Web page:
We had planned to stop here to eat a meal but were turned off by the first restaurant we happened upon – we realized we weren’t really up to enjoying authentic Scottish fare – mushy peas and multi coloured ‘puddings’ (the definition of pudding is very different in Canada than in Scotland!).
We decided to head to a grocery store and pick up some picnic type foods – cheeses, breads, fruits and meats – that could be enjoyed on one of the many local scenic benches.
It was a beautiful sunny day – not too hot. The heat and I are not on entirely friendly terms.
Maybe that’s another reason I am a big fan of Scotland, it is more like here – BC, Canada – in that the ocean plays a big part in its climate. Cooler summers, warmer winters.
The economy of Fort Augustus is heavily reliant upon tourism. Really there wasn’t much nearby aside from the Loch, Urquhart and a spattering of teeny villages. For Scotland, this is isolated.
The pleasant little town is clean and perfectly manicured, and the locals friendly, and generally appreciative of foreign visitors.
There are plenty of public spaces to enjoy, walking paths, benches and even boat tours of the Ness, if you desire.
The history of Fort Augustus is incredibly varied, and almost confusing. It has had a few name changes and multiple ownership changes both through war and financial trade.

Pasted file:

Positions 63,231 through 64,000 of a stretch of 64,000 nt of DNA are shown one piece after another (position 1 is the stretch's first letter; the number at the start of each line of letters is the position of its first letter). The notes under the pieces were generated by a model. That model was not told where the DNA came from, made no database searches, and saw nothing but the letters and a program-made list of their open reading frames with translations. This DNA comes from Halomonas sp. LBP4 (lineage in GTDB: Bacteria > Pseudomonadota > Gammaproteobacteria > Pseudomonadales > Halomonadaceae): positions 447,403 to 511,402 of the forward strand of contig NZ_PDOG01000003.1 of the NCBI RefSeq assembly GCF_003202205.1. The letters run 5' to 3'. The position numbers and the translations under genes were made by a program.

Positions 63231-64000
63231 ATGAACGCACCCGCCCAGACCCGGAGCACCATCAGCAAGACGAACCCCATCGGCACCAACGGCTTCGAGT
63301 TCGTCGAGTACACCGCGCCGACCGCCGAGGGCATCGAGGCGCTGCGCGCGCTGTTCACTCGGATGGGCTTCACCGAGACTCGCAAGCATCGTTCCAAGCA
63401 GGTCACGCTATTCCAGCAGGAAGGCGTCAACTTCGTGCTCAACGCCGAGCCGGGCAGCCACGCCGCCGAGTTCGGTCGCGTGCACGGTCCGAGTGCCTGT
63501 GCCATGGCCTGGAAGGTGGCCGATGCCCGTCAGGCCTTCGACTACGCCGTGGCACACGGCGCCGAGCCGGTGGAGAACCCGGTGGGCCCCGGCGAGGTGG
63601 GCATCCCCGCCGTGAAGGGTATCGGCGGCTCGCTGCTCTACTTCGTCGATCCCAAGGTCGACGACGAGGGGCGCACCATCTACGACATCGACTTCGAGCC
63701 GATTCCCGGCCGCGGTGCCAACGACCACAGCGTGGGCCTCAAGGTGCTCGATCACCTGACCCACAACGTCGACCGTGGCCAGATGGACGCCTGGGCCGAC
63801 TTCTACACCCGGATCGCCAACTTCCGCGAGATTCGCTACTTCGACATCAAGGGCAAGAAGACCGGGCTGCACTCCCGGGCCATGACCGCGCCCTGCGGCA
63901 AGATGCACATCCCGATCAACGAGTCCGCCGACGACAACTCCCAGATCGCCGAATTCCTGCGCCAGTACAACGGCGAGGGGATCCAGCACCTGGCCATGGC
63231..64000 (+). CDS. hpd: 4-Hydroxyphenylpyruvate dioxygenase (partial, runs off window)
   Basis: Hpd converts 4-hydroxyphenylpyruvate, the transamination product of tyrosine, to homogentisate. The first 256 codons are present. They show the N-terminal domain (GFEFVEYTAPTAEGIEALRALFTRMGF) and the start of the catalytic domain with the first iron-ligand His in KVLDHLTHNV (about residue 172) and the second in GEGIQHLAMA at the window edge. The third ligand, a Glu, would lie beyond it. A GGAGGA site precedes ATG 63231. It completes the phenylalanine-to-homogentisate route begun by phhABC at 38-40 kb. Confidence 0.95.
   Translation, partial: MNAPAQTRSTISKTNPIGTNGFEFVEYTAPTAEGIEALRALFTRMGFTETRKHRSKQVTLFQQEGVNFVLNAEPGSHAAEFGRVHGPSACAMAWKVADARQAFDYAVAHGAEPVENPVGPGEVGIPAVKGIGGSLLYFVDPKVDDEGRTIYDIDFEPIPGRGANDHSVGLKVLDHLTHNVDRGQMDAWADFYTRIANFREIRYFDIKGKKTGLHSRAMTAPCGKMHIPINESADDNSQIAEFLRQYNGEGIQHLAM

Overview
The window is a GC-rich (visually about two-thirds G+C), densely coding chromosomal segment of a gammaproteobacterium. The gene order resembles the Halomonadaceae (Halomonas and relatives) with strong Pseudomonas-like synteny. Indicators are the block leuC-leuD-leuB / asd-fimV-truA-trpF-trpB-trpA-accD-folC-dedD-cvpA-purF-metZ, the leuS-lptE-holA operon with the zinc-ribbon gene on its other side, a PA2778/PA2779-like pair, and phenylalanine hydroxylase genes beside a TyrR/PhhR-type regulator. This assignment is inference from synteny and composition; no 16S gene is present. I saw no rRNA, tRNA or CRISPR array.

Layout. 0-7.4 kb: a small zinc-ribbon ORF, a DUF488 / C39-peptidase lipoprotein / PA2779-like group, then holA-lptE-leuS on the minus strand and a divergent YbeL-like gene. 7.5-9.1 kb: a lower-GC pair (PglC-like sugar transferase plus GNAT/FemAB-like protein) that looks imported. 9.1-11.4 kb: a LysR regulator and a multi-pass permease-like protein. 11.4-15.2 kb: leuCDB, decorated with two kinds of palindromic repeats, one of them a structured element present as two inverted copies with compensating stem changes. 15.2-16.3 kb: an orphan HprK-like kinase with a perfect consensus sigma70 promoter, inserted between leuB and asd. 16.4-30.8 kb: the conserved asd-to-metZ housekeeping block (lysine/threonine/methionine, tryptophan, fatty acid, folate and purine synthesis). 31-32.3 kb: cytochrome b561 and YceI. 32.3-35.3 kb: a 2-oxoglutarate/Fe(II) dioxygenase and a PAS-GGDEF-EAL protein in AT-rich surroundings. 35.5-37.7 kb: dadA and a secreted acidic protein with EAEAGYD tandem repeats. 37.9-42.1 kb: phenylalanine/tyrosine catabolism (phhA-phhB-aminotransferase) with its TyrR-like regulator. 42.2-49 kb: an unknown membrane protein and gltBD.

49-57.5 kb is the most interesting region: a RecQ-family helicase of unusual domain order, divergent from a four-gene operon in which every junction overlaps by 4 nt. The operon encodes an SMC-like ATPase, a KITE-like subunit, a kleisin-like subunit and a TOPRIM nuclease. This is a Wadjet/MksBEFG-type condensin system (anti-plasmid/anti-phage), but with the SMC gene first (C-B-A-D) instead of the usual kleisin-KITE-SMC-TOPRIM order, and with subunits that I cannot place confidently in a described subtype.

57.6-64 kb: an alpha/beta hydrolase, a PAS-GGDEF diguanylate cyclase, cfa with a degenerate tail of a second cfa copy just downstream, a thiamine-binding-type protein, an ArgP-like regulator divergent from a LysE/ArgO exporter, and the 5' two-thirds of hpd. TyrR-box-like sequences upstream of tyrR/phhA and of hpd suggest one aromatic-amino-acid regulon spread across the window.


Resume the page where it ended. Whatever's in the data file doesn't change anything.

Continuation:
At one point the land was even granted to the Benedictine Order. The monks established an Abbey and a school – the latter operating until 1993.
I ‘accidentally’ lifted a tea spoon from the coffee stand at the grocery store.
Ok, maybe it wasn’t entirely accidental, but after slurping yoghurt directly from its cup, doling spreads literally by hand, eating cheese straight from its package and stirring hot beverages with my index finger – for a few weeks, I figured one metal utensil would be of great assistance!
Upon the spoons return to Canada, it took a primary position in my utensil collection and has had its story told over and over (a famous spoon here in Canada!);
‘Hey Look, this is my Scottish Spoon – I got it in the Highlands, in a really cute town called Fort Augustus.’
I don’t think it longs to be home with its thousand replica brethren, and I don’t think its original parent even knows of its disappearance. I would bet it’s happy here, being the only one of its kind and getting lots of attention for its heritage.
Regardless, a teeny twinge of guilt has nudged at me since, and so, I confess!
Now that we had eaten and done more relaxing in the Highlands than on our entire trip thus far, it was time to head to the ferry to make our way to Ireland. We still had a bit of a drive to go to get to Troon, where we were told we could get the boat to Belfast….
Of course, it wouldn’t be that easy!
Additional photos in the slideshow.